Keeping It Simple

Keeping It Simple

We live in a complicated world. You don’t need me to tell you that. The overwhelming speed of technological advances, climate change requiring unprecedented international cooperation to reverse, wars and famines, bitter polarization and on and on. It’s a confusing world which seems to spin faster and faster. Followers of Jesus get caught in the vortex as much as everyone else, it seems. Churches and church leaders feel the need to stay relevant, adapting secular strategies and distorted theologies designed to keep people in the seats but bearing little resemblance to the biblical story or God’s call to life.

Despite best efforts, the Church always seems to lag ten or twenty years behind the rapidly evolving culture.  It’s happened for my whole pastoral career.  When the entire business realm was obsessed with MBO strategies, management by objective–a strategic approach to enhance organizational performance–the Church was pretty late to the party. Eventually, though, we decided it was necessary to be more organization than organism, more institution than family, and we showed up…just in time for the business world to explode onto the next project–writing mission statements, vision statements, identity statements and a plethora of other statements. Eventually the Church went down that road too. Months and years were spent articulating our existence for a culture which had no interest.  We seem to always have energy for trying to catch up with our culture, but with little success.  So here’s my idea: instead of trying harder to catch up, let’s fall further behind. Much further. Instead of living ten or twenty years in the past, let’s make it centuries.

The truth is, as the rate of change and confusion accelerates, followers of Jesus have–and always have had–exactly the things needed to thrive in the chaos. They aren’t glamorous, of course. Sometimes we call them “spiritual disciplines,” sometimes “faith practices.”  Followers of Jesus pray, including listening prayer. We make time for silence. We prioritize listening for God through scripture. We confess our sins, keeping short accounts with God and cultivating humility. We fast to break or avoid attachments to unhealthy patterns. We worship to put our eyes on God rather than ourselves. We meet together for encouragement and care.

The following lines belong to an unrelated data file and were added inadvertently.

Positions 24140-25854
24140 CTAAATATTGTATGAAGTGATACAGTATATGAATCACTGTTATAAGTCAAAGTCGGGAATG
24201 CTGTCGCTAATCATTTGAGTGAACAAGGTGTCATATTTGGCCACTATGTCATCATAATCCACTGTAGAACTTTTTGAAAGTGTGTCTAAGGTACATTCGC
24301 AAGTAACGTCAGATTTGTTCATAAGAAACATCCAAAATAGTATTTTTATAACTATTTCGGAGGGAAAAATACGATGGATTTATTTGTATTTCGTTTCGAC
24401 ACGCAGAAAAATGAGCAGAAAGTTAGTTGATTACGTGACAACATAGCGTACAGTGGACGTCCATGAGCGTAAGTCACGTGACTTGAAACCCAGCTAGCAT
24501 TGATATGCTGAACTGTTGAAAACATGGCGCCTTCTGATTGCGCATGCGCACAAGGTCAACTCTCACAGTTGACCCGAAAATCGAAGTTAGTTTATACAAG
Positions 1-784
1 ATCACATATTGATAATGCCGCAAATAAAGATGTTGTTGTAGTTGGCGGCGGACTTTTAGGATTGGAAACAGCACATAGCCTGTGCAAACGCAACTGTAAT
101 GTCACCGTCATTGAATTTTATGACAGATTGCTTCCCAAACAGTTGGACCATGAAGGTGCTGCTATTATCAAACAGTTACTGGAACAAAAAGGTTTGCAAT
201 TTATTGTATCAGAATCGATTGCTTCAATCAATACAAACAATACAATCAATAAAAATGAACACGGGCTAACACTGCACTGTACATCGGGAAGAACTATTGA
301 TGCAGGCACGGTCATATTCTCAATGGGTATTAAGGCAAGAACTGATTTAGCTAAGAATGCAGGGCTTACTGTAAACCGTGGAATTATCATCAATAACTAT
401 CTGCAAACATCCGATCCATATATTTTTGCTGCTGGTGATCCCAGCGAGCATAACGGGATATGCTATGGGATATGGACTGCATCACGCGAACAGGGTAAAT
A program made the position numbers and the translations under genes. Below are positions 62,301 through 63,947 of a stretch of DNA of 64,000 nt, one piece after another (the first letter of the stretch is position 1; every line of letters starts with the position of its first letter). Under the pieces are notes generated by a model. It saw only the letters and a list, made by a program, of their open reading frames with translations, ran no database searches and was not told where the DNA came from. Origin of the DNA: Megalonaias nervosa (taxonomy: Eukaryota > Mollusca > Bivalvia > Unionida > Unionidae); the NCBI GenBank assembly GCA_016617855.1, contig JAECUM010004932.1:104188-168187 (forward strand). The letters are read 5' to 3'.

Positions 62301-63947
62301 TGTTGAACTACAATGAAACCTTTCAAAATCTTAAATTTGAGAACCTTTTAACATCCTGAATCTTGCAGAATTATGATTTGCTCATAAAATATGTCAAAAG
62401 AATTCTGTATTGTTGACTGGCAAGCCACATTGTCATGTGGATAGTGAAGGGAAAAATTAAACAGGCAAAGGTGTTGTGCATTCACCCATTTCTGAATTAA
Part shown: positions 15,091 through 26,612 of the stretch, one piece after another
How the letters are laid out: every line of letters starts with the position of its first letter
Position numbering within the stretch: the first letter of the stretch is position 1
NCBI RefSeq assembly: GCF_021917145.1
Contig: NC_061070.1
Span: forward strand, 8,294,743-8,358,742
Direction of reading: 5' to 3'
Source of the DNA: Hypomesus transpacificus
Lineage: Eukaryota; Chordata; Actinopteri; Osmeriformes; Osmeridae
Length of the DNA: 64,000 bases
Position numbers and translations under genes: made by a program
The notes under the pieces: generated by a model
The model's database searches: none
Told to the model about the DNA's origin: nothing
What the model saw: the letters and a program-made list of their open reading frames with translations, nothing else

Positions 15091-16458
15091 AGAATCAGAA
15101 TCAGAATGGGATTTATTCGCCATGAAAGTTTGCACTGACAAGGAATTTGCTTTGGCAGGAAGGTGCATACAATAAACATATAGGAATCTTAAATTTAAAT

Ho-hum, right? Been there, done that. Isn’t there something new, something dynamic, something innovative that can get our spiritual adrenaline pumping, something that will grab the attention or admiration of our culture?  Those things come along all the time, but they never last.

The practices listed above are things that followers of Jesus have done for centuries. In a time of dizzying change, they become more important, not less, more countercultural and require more intentionality.  Just as one example, a couple of months ago when I was at a leadership retreat, we built a three-hour silent time into the schedule. People went off to hike, walk, ride a bike, sit by the river…for three hours. No conversation, no technology. Three hours with no agenda other than this question: “Is God speaking to you?” For every single one of the participants, it was profoundly meaningful. Things slowed down.

What if we went backwards, back to the things that always have and always will connect us with the Lord of heaven and earth?  Prayer, silence, scripture, confession, fasting, worship, fellowship. Are we practicing these things regularly in our own lives?  Are we creatively teaching our people to lean into God through these ancient and trustworthy channels?

In a world that is increasingly complex, there’s even more need to keep it simple. I wonder if it’s what Jesus thought about when his disciples asked him to teach them to pray. He gave them what we now call The Lord’s Prayer. It is disarmingly simple. No glitz, no eloquence,

uncomplicated. Here’s the way it reads in The Message version of Luke 11:


Reveal who you are.

Set the world right.

Keep us alive with three square meals.

Keep us forgiven with you and forgiving others.

Keep us safe from ourselves and the Devil.


Taking the time to pray this each day would be so very old-fashioned. And so very, very good.

Peace of Christ,

Dan Baumgartner